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Do Vaccines Cause Autism?


Doctor giving injection to baby boy (2-5 months).
Science Photo Library - IAN HOOTON./Brand X Pictures/Getty Images

Medical authorities have answered that question firmly in the negative. Mothers and fathers who believe their children were damaged by vaccines have refused to take no for an answer. The continuing debate over the subject is often framed as a struggle between science and parents. But parents also battle among themselves on the issue, even parents of children with autism.

About.com's Autism and Pediatrics sites have good discussions of the scientific evidence against an autism-vaccine link. Here, we'll look at the reasons this issue has become such a flashpoint of contention among parents, all of whom want what is best for their children and all children, but differ dramatically on what "best" might be.

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Concerns over vaccine damage have arisen at a time when parents have unprecedented access to information and platforms to share their views. Web sites make research that might once have been viewed and interpreted only by doctors available for any parent to draw conclusions on, while blogs, message boards, and e-mail lists bring parents together to share interpretations, plan protests, spin stories, and argue about what it all means.

As being an activist for your child has become easier, the need to do so has increased. Health insurance has set regulations on who patients can see, for what, and for how long -- damaging, along the way, the kind of close and caring relationship pediatricians used to have with their young clients and families. The days when your doctor could sit down and explain vaccines in detail, and do so from a deep personal knowledge of your specific child, have largely passed. That leaves parents feeling like case managers, charged with being the foremost experts on their children, following up on questions and concerns that can't be addressed in a rushed visit.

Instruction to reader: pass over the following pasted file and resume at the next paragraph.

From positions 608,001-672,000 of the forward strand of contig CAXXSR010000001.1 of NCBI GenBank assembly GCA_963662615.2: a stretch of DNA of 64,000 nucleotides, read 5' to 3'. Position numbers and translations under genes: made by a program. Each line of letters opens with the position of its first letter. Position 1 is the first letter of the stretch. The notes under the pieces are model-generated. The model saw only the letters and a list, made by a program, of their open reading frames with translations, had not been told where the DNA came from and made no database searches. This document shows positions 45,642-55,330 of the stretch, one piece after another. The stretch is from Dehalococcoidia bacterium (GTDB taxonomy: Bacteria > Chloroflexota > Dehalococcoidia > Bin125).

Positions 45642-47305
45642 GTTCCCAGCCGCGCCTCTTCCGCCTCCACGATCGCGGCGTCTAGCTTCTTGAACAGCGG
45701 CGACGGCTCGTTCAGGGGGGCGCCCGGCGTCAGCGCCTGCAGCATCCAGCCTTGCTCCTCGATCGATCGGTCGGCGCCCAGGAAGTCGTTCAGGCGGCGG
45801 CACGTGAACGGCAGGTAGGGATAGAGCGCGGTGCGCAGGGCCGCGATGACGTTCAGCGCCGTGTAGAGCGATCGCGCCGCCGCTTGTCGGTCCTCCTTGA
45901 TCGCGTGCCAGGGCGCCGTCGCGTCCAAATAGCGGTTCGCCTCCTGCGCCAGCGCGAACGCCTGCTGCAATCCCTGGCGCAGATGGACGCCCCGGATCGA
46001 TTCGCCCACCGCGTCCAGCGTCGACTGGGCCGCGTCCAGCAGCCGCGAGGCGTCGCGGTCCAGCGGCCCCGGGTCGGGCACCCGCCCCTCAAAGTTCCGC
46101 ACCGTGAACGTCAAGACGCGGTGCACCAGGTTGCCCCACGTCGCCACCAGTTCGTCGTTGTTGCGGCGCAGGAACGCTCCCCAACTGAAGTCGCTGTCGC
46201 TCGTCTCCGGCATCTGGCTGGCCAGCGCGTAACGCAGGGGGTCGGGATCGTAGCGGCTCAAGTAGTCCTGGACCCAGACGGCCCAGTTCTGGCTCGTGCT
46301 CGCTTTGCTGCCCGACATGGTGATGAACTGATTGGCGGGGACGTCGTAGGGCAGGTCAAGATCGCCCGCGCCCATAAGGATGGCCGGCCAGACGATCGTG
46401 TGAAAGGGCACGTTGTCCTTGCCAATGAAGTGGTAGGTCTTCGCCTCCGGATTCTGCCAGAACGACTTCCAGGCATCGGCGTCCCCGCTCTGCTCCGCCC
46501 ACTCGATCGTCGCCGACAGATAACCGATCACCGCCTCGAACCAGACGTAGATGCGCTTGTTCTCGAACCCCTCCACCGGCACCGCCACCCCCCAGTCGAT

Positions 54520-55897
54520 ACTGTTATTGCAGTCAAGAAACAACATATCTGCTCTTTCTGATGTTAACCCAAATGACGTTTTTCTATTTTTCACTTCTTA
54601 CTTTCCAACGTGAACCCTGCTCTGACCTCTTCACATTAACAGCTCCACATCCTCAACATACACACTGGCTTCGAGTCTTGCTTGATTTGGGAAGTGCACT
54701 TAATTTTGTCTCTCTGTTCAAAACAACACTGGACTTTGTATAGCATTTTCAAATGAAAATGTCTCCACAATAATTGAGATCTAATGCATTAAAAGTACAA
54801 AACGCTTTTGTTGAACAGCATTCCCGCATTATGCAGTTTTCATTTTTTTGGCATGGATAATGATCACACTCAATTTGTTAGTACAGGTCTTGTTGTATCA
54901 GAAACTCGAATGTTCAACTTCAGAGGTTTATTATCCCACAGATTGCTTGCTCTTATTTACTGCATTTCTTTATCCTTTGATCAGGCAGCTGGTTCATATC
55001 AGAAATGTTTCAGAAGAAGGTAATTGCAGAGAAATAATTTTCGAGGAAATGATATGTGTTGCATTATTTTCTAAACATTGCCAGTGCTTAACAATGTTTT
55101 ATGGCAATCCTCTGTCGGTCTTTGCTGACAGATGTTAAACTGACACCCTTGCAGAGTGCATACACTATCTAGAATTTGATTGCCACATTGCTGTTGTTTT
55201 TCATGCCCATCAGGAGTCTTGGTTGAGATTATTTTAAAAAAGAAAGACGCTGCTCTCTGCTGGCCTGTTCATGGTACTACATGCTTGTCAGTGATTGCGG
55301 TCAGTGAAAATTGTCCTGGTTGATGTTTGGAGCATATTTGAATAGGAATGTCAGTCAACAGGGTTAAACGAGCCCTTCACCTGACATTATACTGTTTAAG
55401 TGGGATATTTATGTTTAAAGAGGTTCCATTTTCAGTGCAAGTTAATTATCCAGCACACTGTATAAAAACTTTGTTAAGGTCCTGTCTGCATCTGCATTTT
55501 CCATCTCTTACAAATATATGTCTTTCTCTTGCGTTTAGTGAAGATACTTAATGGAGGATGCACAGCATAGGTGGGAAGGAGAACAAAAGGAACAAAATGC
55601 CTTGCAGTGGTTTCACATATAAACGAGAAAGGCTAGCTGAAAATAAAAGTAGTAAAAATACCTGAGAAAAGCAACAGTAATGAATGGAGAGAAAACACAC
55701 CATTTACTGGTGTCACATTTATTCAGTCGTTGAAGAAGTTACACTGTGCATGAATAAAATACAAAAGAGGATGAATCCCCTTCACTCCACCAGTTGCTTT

The American Academy of Pediatrics urges parents of children with autism to "learn as much as they can about all the different treatments available." Left to do their own research, though, parents may come to feel they know more about their child's disabilities than their doctor does -- and maybe more than researchers who regard autism from the comfort of a lab rather than the company of a child in distress. They may have found success with treatments that are not universally accepted, and feel less inclined to take the word of scientists and doctors over their own personal observations.

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